David Cameron’s government is taking criticism from all sides, as flooding leaves large parts of the United Kingdom under water. Our partner Journal de l’Environnement reports.
The scenes in Britain are becoming painfully familiar. Just one year after the dramatic floods that ravaged southwest England for several weeks, winter storms are once again causing havoc across large areas of the United Kingdom.
During the month of December, the island was battered by three severe storms that saturated the earth and caused many rivers to burst their banks. At the beginning of the month came Storm Desmond, which submerged several towns in northwest England and cut the power to 60,000 houses.
Then came Storm Eva, and a week later, on 30 December, Storm Frank which flooded more than 7,000 buildings in the north and east of England, in Scotland, Ireland and North Wales. KPMG has estimated the damage so far at close to £6 billion (€8.2 billion). These floods have already cost nearly twice as much as those of 2007, and they may not be over yet.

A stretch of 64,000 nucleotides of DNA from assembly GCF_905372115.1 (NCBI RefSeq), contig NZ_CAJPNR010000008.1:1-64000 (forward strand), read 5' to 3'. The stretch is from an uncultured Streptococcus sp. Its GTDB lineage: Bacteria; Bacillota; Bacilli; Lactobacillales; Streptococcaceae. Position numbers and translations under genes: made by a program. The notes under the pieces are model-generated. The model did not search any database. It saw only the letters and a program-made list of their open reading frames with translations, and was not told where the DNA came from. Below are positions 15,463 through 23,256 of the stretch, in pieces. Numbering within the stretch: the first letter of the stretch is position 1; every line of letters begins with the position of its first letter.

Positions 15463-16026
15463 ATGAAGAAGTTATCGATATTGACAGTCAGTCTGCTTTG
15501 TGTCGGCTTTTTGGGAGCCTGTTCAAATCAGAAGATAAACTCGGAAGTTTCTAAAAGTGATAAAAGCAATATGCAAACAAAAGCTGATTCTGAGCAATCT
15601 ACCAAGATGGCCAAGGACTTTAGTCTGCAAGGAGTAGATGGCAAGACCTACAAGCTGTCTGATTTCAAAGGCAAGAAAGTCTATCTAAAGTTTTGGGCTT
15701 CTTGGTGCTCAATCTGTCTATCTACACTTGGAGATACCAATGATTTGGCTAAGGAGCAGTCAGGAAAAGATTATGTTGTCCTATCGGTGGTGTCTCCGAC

David Cameron’s government quickly mobilised 1,500 soldiers, 500 of which were sent straight into rescue operations. The British prime minister was also quick to announce the release of £40 million (€54.6 million), with a promise to allocate a further £2.3 billion (€3.1 billion) to flood prevention by the end of his mandate. But that has not been enough to appease his critics.
Some believe, without proof, that the flooded areas have been deliberately left under water to preserve the rich areas in central and southern England. Similar rumours made the rounds in France in 2001 and 2011, after the flooding of the river Somme, which stopped short of Paris.
Paradoxically, this crisis has also provided an outlet for climate-sceptic and anti-European sentiments. In an editorial published in The Sun, climate and Eurosceptic James Delingpole blamed the flooding on the EU Water Framework Directive, which prohibits governments from dredging rivers. A similar opinion was aired by Viscount Matt Ridley, a Conservative peer and journalist, in a column in The Times.
On the other end of the political spectrum, The Observer pointed out that the Conservative government had cut funding for flood defence schemes, despite being warned that the risk of major climate events was increasing.
The European Commission has denied that EU law stops member states from dredging riverbeds.